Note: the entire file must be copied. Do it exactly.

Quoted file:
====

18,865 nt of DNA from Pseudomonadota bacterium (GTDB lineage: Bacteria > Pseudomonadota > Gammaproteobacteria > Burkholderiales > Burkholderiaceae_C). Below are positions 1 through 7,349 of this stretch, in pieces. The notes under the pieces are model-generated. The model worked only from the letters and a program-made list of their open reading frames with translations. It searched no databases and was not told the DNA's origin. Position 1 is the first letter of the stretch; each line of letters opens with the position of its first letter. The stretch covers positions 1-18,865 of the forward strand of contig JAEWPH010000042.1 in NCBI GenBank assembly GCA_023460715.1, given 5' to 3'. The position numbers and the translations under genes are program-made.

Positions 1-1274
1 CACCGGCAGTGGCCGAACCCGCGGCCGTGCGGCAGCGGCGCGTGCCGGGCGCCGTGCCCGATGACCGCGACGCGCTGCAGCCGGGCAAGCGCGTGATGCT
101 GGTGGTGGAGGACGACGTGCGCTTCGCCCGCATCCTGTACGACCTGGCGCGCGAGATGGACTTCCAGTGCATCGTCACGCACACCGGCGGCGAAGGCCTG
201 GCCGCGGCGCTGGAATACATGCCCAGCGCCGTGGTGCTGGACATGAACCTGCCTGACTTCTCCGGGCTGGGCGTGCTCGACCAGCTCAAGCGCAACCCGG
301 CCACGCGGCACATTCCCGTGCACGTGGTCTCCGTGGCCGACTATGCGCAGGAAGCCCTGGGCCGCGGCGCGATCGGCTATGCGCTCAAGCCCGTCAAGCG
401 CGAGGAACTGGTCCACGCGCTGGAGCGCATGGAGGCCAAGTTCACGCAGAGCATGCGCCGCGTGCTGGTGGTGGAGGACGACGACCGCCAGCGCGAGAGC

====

18,865 nt of DNA from Pseudomonadota bacterium (GTDB lineage: Bacteria > Pseudomonadota > Gammaproteobacteria > Burkholderiales > Burkholderiaceae_C). Below are positions 1 through 7,349 of this stretch, in pieces. The notes under the pieces are model-generated. The model worked only from the letters and a program-made list of their open reading frames with translations. It searched no databases and was not told the DNA's origin. Position 1 is the first letter of the stretch; each line of letters opens with the position of its first letter. The stretch covers positions 1-18,865 of the forward strand of contig JAEWPH010000042.1 in NCBI GenBank assembly GCA_023460715.1, given 5' to 3'. The position numbers and the translations under genes are program-made.

Positions 1-1274
1 CACCGGCAGTGGCCGAACCCGCGGCCGTGCGGCAGCGGCGCGTGCCGGGCGCCGTGCCCGATGACCGCGACGCGCTGCAGCCGGGCAAGCGCGTGATGCT
101 GGTGGTGGAGGACGACGTGCGCTTCGCCCGCATCCTGTACGACCTGGCGCGCGAGATGGACTTCCAGTGCATCGTCACGCACACCGGCGGCGAAGGCCTG
201 GCCGCGGCGCTGGAATACATGCCCAGCGCCGTGGTGCTGGACATGAACCTGCCTGACTTCTCCGGGCTGGGCGTGCTCGACCAGCTCAAGCGCAACCCGG
301 CCACGCGGCACATTCCCGTGCACGTGGTCTCCGTGGCCGACTATGCGCAGGAAGCCCTGGGCCGCGGCGCGATCGGCTATGCGCTCAAGCCCGTCAAGCG
401 CGAGGAACTGGTCCACGCGCTGGAGCGCATGGAGGCCAAGTTCACGCAGAGCATGCGCCGCGTGCTGGTGGTGGAGGACGACGACCGCCAGCGCGAGAGC